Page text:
As I mentioned above, Vizio’s limited geographic coverage presents an incredible opportunity for the company to grow its business internationally. The global expansion could be a tough task for any company and even harder task for a company that has been focused solely on the American market since its inception 14 years ago.
One of the most important factors in a global expansion is to manage inventory and manufacturing capacity wisely so the company could increase or decrease them according to the progress in the field. Two of Vizio’s largest institutional investors AmTran Technologies and Foxconn, with 20% and 8% of the shares, respectively, are also the two major players in Vizio’s supply chain. The unique relationships with two of its biggest suppliers could enable Vizio the needed flexibility when trying to introduce new devices.
Vizio might be unable to successfully launch new devices, but it expanded its revenue streams by offering Inscape Data Service, which is real-time consumer viewing habits data collected by the Vizio platform as shown below. This valuable information could be used by content producers, distributors, advertisers and others to analyze content adoption and consumer preferences. The Inscape Data Service revenue stream is the company’s growth driver that will generate more and more revenues as Vizio sells more TV sets. The potential for such revenues is massive; however, so far the company has not managed to generate substantial revenues from it.
Looking at Vizio’s financials, one notices that the company has a modest bottom line with less than 3% net profit margin and adjusted EBITDA margin as shown in the chart below. However, Vizio has had a positive bottom line for a very long time, and, in the current instability in the markets when investors are looking for value as well as growth, Vizio could be a good fit.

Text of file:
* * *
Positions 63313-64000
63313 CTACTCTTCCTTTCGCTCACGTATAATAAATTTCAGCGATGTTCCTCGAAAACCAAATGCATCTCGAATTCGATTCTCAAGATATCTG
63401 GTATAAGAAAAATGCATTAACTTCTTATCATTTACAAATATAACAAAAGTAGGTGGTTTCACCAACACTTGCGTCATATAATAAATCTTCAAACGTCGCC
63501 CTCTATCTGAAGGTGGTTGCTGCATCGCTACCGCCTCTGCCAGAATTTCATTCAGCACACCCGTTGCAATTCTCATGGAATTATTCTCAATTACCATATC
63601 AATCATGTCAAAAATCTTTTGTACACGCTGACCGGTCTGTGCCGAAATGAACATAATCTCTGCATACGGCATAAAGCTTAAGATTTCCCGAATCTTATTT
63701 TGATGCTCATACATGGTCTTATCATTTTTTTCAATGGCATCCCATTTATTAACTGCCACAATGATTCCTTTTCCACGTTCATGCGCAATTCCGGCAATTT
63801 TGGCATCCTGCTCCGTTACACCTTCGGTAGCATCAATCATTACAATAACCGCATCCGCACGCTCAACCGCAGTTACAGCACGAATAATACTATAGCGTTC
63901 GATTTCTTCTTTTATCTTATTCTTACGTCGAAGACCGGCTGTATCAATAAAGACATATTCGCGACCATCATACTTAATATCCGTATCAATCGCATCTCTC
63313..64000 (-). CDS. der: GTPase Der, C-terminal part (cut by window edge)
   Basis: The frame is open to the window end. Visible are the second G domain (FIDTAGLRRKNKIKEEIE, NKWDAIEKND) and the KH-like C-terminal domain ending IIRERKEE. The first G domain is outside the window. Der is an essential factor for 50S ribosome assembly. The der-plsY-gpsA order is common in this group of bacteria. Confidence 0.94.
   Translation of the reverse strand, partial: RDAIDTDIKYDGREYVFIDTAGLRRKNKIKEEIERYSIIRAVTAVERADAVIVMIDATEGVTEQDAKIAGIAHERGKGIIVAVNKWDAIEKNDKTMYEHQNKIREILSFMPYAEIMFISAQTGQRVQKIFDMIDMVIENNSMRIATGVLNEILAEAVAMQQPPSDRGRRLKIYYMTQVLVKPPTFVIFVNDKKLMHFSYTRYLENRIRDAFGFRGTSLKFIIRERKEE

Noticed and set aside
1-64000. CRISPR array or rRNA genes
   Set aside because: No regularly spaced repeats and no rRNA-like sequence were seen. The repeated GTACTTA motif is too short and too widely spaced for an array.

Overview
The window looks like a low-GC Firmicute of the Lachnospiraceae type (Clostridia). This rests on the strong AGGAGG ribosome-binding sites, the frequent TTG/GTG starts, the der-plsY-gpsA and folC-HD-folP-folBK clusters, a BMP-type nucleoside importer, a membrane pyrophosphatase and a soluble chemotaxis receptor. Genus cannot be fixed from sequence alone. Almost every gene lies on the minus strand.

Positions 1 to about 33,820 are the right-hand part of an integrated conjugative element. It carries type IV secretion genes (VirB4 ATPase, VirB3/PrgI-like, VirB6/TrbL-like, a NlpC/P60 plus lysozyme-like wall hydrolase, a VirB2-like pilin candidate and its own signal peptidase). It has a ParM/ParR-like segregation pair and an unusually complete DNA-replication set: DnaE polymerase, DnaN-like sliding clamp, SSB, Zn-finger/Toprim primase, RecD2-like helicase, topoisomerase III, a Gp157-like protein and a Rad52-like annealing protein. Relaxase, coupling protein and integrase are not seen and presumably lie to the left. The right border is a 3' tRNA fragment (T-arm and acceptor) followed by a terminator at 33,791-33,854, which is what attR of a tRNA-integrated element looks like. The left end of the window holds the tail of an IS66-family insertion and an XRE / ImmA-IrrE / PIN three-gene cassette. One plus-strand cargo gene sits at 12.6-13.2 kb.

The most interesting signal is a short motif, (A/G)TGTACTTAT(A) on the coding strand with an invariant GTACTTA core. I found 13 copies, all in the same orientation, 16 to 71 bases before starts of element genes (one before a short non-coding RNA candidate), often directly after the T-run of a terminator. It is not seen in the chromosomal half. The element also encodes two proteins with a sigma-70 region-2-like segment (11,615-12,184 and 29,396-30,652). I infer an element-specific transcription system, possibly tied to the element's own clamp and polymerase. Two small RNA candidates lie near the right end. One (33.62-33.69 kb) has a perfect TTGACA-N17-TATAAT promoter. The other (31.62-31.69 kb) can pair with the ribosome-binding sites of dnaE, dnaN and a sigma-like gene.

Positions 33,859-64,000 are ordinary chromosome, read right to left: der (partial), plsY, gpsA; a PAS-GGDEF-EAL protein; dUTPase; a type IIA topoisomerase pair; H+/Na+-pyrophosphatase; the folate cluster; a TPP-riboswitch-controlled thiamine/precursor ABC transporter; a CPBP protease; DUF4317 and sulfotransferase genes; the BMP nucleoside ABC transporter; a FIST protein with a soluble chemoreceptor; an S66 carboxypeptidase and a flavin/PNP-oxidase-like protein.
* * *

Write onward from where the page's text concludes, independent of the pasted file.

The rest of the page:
The company has a small long-term debt of $50M and a large pile of cash of $113M that makes Vizio ready for any large investment or acquisitions if needed. Currently, most of the company’s shares are held by Willian Wang, Vizio’s chairman and CEO. These will be converted into Class B shares which entitle the holder for ten votes for each share it holds. This mechanism locks Mr. Wang’s control in the company and prevents activist intervention in the company’s business.
Vizio’s entire growth potential depends on the company’s ability to expand globally and successfully to sell Inscape data with minimal legal difficulties. The unique relationship with the major vendors could assist Vizio in its global expansion; however, after 14 years in the market, the investors might wonder why the company hasn't done so before. As the market continues to fluctuate, investors prefer value over growth, and Vizio might have an attractive mix.
However, investors should take into account the risks of failing. Under the current environment, Vizio’s IPO could be an attractive choice. However, the risk associated with it might alert investors. As this is a long-term play, investors should wait to see how Vizio is accepted in the market and how the company plans to expand, globally, before leaping in.